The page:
I hope your daughter is well, thanks for sharing your thoughts!

four leads

by dwelch - 2019-01-06 03:55:01

I have been at this over 30 years.  And one of my active leads is 30+ years old, one is lets say 25 years old and my third a couple.  My inactive lead is 30+ years old and broken (capped).  My first one went in at 19, so I dont think growth was my problem.  My like third or fourth doctor said it was probaly because of how they routed the leads when I started and that they dont do it quite that way anymore.  Pretty sure they broke it during the repacement.  The doc said "oops" and I as awake (mostly) and tried to say "what do you mean oops!"  but was out of it enough that I couldnt get the words to my mouth, could only think them...At that time removal was according to him not possible, these days, certainly with visiting this site regularly it sounds like it is a common thing.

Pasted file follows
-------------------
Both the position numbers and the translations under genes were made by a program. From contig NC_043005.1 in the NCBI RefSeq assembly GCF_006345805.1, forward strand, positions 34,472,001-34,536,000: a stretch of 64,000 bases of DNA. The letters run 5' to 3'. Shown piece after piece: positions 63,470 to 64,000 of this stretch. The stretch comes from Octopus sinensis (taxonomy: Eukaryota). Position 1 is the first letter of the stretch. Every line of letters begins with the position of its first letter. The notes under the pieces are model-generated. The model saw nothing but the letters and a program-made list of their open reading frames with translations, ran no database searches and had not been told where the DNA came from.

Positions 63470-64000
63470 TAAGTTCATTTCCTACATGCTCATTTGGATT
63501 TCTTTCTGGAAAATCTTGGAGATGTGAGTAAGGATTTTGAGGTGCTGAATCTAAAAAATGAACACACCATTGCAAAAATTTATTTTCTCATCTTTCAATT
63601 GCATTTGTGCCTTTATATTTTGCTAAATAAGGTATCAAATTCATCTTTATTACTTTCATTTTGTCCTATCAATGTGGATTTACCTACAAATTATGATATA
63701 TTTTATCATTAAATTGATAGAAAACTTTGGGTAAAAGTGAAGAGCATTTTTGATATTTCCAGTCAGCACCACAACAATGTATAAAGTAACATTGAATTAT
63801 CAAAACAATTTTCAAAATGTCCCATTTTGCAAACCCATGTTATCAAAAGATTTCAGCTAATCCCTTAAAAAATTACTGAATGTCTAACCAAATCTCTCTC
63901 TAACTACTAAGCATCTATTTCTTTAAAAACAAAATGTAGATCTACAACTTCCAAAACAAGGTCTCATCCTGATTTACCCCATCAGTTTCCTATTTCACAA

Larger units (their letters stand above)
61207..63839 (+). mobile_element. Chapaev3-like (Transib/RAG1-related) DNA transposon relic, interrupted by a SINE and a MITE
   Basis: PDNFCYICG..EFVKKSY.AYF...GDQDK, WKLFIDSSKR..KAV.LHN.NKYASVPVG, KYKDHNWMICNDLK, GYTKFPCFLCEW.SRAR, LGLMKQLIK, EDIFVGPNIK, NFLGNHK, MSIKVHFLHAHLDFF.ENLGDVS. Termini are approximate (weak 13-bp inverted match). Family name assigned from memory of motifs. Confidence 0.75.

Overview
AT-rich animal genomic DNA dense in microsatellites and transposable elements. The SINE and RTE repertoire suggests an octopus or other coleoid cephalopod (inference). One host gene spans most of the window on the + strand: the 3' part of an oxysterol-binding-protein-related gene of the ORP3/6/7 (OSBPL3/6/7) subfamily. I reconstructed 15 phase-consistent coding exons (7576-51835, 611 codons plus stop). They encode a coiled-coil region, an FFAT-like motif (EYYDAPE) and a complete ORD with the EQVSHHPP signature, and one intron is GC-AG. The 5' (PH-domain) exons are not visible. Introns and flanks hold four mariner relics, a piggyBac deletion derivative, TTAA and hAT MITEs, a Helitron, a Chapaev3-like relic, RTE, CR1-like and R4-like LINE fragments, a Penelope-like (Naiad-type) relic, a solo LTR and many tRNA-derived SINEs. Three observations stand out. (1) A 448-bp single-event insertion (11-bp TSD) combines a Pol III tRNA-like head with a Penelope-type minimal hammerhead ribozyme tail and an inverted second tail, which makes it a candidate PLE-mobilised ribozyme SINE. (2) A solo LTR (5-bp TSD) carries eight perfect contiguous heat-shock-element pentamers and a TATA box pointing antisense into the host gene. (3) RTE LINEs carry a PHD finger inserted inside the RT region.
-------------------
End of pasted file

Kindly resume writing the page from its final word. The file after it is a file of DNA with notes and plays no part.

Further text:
I went from a two lead to bi-ventrical, something you are likely to deal with at some point in your life, hopefully like me not until 30+ years into it.  Nothing to worry about now (nor then).  You, like us, will be a pro at this. 

Note there are some parents here whose children are about to get devices, and perhaps some kids of those parents that are about to get devices.  Your experience starting when you did (as well as your folks) might be very helpful to those folks if you are willing to look for those posts and contact them.   Some are concerned about what life with a pacer is like for a child.

Again I started at 19 (found pre-teen watched it for years before getting my first device) and didnt have the issues that Tracey had, living off of early/original leads for decades, same pocket, have moved a few times so different docs and surgeons, not all using the same scar so I have a few different scars, it is what it is, no big deal.